New Year Resolutions

by Lorrie Brook / Co Parenting / 26 Jan 2017

New Year Resolutions and children

Help Your Children Make the Best New Year’s Resolutions

 

January is always the perfect time to start fresh, give up a poor habit or establish a new, healthy one. So, yes, it is the perfect time for all the “New Year – New Me” goals. We often see New Year’s resolutions as exclusively reserved for adults, but the truth is that setting goals for the current year can be more useful and more effective for children. Young kids still don’t have deep-rooted bad habits, and it is much easier for them to learn new skills. Still, although they are completely capable of making resolutions, they still need some guidance to make the right ones and remain focused on sticking to them. Here are some things you, as a parent, can do to help them with that.

Make Your Own Resolutions

Kids look up to their parents; so, the most obvious way to motivate them to make their own New Year’s resolutions is by making some yourself. Make sure they are aware that you are doing it, and explain to them why you are setting those goals, and how you are planning to make them happen.

Be Optimistic About Them

If the kids see making resolutions as an annoying chore, they will probably be lazy about making them and even lazier about fulfilling them. Try to keep a positive approach. Evoke a celebratory feel, instead of using that old, boring, preachy tone. Accentuate that this is a time of new beginnings when you can reinvent yourself and accomplish wonders.

Don’t Make Resolutions for Them

Your kids probably won’t share your enthusiasm when it comes to certain resolutions, which will result in their negative approach to those goals. That’s why you shouldn’t make decisions for them. You can suggest, guide and help them formulate the resolutions, but only when the children make them their own, will they truly and willingly want to make them happen.

Help Them Stay Realistic

A huge list of various (often unrealistic) resolutions results in not following through. Help your kids to make right and concrete decisions by giving them a piece of paper and telling them to write three major goals and steps for achieving them. For example:

  • I will be more responsible with money.
  • I will save some money each month.
  • I will write down and keep track of my expenses.
  • I will learn to buy on sales and coupons.
  • I will buy clothes in shops like PatPat, with my parents’ supervision.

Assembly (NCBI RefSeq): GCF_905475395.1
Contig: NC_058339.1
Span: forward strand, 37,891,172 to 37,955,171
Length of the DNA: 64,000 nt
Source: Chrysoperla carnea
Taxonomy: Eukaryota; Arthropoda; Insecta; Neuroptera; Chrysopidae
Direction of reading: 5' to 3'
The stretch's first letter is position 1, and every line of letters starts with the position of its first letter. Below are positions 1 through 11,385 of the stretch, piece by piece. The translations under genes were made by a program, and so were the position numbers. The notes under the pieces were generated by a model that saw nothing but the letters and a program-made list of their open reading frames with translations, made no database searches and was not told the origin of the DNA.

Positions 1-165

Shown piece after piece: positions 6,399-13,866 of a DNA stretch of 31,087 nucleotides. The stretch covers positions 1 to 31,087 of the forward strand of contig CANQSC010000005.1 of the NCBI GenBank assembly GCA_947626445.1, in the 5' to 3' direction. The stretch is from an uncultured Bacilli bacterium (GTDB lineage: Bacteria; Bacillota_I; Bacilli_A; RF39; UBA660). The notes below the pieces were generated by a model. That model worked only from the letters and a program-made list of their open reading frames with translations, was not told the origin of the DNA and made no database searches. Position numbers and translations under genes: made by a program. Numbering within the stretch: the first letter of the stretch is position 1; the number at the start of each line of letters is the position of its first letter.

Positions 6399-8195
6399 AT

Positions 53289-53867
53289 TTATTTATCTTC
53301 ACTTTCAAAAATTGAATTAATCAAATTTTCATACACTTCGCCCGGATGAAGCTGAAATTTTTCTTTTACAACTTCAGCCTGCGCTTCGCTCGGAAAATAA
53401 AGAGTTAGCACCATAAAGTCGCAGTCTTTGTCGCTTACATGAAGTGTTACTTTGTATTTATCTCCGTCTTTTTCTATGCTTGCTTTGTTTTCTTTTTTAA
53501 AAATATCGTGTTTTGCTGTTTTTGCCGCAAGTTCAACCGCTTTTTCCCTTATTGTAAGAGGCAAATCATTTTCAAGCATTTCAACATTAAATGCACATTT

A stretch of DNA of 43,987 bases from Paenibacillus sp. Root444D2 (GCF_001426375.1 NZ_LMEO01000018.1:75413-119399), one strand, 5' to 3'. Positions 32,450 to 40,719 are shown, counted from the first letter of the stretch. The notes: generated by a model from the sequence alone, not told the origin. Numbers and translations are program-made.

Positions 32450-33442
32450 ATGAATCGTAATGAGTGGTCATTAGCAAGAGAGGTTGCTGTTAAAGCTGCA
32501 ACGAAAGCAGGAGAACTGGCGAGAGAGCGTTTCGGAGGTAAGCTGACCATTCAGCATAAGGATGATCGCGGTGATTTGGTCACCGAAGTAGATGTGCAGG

Check How They Are Doing

There will be lapses. You’ll make them too, so don’t be a big nag about New Year’s resolutions. Check in periodically to see how they are doing, and if you see they aren’t making any progress, just try to approach them with understanding. Acknowledge that it is difficult to stick to decisions, and encourage and empower them to try again. A good way to avoid nagging is to frame the resolutions on a wall they can always see. You can also have a ritual when you will all sit down and talk about your progress (it can be once a week/month).

Set Family Goals

Making New Year’s resolutions together can bring families closer, and parents and kids can motivate each other to follow through. Deciding to make one act of kindness a month as a family can have even more profound benefits, especially for children. Other examples of collective New Year’s resolutions are: visiting grandparents more often, planning a trip together, always having Sunday lunch together, redecorating the living room, etc.

Turn making New Year’s resolutions into a family tradition. Give it elements of a ritual (engage all the senses with music, scents and special festive décor) and watch as this makes your family get closer and your holidays more interesting. Setting goals for the year to come and making them happen is a tradition that will stay with your kids forever, and in time, it will become natural for them to work on their self-improvement.

Tracey Clayton

About author: Tracey Clayton is a full time mom of three girls. She feels she knows a thing or two about raising happy, healthy and confident kids, and offers helpful advice in hers parenting articles. She’s also passionate about traveling, fashion and healthy living. Her motto is: “Live the life you love, love the life you live.”

 

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